In 1988, Yellowstone Park suffered a major wildfire. Some 1.2 million acres were scorched by a fire started by either man's carelessness or lightning and then exacerbated by the Park's policy of nonintervention. When man enters or as in this case refuses to enter the game, everyone and everything else seems to lose! It's really not totally fair to try and second-guess the Park Service. It is an almost impossible task to manage this vast ecosystem and still be able to satisfy and balance all of the needs of the wildlife, tourists and the government's budgeting process. In reality, they have done a pretty good job.
In 2001, our family spent a week in Jackson Hole, Wyoming and we had yet another chance to tour both Grand Teton and Yellowstone National Parks. It was the fiftieth anniversary of my first visit to the area. In 1951, however, the Black Bears begged for food from every vehicle driving through; this past trip we did not see even one.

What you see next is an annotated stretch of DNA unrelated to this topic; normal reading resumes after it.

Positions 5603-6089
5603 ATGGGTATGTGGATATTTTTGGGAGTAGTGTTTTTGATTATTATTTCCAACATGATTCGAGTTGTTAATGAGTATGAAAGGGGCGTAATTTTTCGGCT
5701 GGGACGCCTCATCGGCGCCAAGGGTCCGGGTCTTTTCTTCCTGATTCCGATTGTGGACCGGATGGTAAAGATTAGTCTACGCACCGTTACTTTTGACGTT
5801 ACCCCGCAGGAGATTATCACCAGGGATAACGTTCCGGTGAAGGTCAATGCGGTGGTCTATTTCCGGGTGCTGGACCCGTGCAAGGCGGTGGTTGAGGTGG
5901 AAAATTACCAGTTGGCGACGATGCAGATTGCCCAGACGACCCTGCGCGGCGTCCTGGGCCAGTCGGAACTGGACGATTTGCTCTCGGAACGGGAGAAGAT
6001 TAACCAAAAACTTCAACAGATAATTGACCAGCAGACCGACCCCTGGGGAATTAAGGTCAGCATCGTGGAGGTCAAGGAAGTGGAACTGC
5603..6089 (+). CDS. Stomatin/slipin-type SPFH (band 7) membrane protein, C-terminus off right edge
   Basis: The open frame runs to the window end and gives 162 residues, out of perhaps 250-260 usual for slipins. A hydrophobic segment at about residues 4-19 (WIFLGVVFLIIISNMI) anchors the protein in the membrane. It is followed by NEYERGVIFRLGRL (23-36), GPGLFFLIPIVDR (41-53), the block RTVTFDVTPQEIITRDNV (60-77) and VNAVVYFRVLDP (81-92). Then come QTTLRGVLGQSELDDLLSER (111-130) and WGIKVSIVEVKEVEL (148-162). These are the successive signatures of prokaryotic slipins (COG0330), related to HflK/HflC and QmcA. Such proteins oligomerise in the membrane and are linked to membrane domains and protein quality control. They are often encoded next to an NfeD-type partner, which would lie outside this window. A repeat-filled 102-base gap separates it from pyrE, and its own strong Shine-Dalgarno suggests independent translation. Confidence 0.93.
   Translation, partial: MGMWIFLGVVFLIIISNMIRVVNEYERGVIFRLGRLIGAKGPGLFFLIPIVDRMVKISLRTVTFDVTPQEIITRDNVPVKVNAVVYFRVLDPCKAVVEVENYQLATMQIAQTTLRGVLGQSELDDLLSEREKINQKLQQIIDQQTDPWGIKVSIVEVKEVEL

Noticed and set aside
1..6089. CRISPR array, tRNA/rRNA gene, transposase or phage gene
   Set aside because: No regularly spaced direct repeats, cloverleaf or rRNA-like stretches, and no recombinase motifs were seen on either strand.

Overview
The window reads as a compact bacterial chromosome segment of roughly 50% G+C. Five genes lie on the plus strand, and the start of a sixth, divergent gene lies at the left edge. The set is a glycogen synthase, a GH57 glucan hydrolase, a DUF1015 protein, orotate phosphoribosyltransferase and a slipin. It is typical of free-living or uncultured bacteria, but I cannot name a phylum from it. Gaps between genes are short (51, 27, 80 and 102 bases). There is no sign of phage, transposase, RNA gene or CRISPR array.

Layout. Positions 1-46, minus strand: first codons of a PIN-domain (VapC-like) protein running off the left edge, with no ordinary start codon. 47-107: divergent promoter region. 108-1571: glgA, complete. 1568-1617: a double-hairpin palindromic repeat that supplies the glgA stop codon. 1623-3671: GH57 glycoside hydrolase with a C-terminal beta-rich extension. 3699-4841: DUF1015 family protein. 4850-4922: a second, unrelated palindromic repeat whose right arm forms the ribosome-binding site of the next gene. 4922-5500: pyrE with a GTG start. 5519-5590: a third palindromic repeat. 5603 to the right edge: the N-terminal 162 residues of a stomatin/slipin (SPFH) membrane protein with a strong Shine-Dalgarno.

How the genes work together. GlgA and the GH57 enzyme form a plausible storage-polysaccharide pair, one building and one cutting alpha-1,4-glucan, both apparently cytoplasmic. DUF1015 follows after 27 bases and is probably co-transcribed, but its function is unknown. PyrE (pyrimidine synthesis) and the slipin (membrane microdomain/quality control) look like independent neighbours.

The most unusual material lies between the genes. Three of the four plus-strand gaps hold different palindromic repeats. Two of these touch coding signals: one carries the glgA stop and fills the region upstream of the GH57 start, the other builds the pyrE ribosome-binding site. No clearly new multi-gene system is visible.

In July of 2003, we were once again able to visit Yellowstone Park. It is sort of a tradition for us to fish at Buffalo Ford on opening day. This year, however, I probably pulled the dumbest stunt of my life by trying to wade over to an island in the middle of the Yellowstone River. The water was the highest in my over fifty year experience due to the considerable snow pack of this past winter. This still didn't deter my foolish behavior and somehow, with considerable effort and dumb luck, I was able to reach the pile of rocks in the center of the torrent. But there was no way that I could get back safely. Steve and Chris went for a team of Park Rangers who ultimately rescued me. However, during my three plus hours self-imposed island exile, I caught and released 26 Cutthroat Trout between 17 and 24 inches long and also hooked but couldn't land close to another dozen. I want to apologize to the Park Service for making them risk life and limb and thank them for bringing this old man to safety.